Do You Hike with Trekking Poles? Avoid this Common Mistake.

August 19, 2014
Courtesy of activemsers.orgWrong grip (left), Right grip (right)

Trekking poles offer a slew of advantages—increased hiking stability, reduced knee compression, easier river crossings, ultralight shelter support, and more—but if you aren’t using them correctly, you’re not taking full advantage of their strengths.

One of the most common mistakes—and one of the simplest to correct—has to do with how you use the trekking pole straps. With rare exception, every trekking pole features those dangly straps that emerge from the top of the grip. Used properly, they take considerable pressure off of your hands and transfer it instead to your wrists, allowing you to effectively use the poles without the need to tightly clench them with your hands. Used improperly, they do little more than serve as a leash for your poles.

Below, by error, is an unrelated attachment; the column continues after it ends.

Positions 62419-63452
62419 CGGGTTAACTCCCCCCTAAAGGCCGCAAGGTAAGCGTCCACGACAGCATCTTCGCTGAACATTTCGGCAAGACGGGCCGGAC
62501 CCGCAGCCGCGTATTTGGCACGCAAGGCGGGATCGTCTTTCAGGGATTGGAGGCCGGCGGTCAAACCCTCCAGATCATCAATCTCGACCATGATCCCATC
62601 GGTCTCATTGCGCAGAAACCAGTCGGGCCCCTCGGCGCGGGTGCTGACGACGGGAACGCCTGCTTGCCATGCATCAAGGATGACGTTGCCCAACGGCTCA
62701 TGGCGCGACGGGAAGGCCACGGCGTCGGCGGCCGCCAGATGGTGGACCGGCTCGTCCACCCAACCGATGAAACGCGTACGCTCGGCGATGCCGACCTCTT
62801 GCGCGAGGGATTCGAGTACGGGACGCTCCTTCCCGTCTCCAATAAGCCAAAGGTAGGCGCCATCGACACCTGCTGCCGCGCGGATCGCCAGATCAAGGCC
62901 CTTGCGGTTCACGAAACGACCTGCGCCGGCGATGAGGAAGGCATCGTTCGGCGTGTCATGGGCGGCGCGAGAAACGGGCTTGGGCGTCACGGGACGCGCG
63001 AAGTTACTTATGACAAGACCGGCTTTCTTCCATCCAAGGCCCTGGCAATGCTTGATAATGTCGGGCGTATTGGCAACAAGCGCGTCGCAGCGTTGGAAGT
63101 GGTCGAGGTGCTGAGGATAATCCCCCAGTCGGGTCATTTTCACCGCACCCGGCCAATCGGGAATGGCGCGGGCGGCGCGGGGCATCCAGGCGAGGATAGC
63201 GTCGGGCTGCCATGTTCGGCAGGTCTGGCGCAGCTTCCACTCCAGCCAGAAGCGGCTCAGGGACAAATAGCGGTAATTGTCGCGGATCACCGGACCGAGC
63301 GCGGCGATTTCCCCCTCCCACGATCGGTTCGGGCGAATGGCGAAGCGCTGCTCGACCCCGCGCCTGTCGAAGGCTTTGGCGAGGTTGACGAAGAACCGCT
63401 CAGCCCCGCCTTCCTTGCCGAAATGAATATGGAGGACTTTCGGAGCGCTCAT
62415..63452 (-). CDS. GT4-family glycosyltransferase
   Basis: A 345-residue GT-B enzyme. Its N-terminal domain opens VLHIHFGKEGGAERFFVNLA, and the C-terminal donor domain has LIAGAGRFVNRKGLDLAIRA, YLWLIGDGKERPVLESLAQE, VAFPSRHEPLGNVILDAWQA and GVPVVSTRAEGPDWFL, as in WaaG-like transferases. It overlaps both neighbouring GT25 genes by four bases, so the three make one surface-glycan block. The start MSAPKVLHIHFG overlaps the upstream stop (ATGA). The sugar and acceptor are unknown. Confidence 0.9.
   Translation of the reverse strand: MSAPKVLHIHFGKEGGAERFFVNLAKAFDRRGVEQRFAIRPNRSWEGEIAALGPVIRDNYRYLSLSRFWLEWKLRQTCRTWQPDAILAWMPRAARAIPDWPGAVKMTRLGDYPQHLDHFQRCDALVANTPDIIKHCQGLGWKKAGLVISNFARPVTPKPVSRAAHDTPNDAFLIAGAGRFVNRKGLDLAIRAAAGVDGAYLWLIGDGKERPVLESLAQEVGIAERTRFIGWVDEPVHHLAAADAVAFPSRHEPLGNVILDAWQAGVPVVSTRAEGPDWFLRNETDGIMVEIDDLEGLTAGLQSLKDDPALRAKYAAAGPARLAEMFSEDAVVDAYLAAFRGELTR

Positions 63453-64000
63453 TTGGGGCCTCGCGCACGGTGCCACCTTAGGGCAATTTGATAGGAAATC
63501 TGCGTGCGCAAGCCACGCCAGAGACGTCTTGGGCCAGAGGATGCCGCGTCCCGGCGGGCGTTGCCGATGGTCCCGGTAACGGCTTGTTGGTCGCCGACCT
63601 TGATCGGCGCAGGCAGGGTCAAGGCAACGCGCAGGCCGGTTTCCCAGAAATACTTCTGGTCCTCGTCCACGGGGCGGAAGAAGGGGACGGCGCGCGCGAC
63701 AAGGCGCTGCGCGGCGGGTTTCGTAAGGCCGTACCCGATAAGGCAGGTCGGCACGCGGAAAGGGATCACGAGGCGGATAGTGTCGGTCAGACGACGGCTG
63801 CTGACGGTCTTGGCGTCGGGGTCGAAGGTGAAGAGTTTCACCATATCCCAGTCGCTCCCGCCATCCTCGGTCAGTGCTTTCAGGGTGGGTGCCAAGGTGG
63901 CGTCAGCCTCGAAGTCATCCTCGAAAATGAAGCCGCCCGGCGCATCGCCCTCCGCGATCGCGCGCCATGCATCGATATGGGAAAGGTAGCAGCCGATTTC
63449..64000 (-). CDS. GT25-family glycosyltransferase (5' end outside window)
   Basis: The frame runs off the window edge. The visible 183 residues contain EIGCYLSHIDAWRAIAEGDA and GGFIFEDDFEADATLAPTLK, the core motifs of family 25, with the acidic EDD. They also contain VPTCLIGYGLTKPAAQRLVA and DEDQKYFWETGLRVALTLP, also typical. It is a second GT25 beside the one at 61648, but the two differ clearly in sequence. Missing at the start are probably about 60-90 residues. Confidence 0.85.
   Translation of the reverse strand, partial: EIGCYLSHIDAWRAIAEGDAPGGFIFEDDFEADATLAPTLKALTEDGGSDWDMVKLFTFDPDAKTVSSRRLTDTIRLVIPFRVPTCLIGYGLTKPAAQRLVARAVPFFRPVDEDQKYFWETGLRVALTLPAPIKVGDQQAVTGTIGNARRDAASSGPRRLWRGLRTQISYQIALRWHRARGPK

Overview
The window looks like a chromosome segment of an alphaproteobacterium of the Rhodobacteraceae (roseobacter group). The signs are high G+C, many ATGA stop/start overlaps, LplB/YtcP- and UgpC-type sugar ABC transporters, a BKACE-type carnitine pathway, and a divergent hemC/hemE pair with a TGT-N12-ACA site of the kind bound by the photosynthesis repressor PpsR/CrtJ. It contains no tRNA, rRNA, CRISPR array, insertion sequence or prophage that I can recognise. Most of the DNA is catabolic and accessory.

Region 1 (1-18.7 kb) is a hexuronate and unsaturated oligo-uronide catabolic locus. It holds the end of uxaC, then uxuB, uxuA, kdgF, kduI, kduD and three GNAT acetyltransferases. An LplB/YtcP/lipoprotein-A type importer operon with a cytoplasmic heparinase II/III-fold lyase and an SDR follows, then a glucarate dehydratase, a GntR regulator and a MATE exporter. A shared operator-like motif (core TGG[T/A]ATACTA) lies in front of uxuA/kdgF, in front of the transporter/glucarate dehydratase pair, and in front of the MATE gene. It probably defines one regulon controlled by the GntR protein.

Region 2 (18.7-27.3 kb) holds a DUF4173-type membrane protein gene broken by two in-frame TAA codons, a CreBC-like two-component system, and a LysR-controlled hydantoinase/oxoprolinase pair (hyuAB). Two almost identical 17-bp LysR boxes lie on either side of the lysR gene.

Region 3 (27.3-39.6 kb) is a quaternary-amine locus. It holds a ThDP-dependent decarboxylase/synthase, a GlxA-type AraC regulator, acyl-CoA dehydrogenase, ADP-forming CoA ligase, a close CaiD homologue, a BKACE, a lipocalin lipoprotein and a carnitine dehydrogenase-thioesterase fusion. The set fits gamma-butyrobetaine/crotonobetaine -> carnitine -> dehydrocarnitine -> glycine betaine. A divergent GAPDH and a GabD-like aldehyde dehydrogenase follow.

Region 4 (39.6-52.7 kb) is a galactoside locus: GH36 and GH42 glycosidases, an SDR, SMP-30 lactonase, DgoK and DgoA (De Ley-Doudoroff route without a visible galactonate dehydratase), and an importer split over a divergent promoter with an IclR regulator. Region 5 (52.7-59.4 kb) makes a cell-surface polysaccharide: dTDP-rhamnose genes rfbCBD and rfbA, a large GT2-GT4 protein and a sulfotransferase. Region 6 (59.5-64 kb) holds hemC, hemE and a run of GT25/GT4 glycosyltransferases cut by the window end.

Here’s the error many people make. They insert their hands through the top of the straps and then grab the pole grip with the straps dangling loosely around their wrists.

The correct way is to insert your hand through the bottom of the strap and position it so that the strap runs across your palm and then up between the thumb and index finger. The final step is to tighten (or loosen) the pole straps so that they are snug yet comfortable—adjust them so that they connect to the grip slightly above the top of your hand.

The same advice applies for ski poles as well. Happy hiking!

Learn more:
Sticks and Stones: The Pros, Cons, and Uses of Trekking Poles

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Matt Heid

Equipped blogger Matt Heid is AMC's gear guru: He loves gear and he loves using it in the field. While researching several guidebooks, including AMC's Best Backpacking in New England, he has hiked thousands of miles across New England, California, and Alaska, among other wilderness destinations. He also cycles, climbs, and surfs.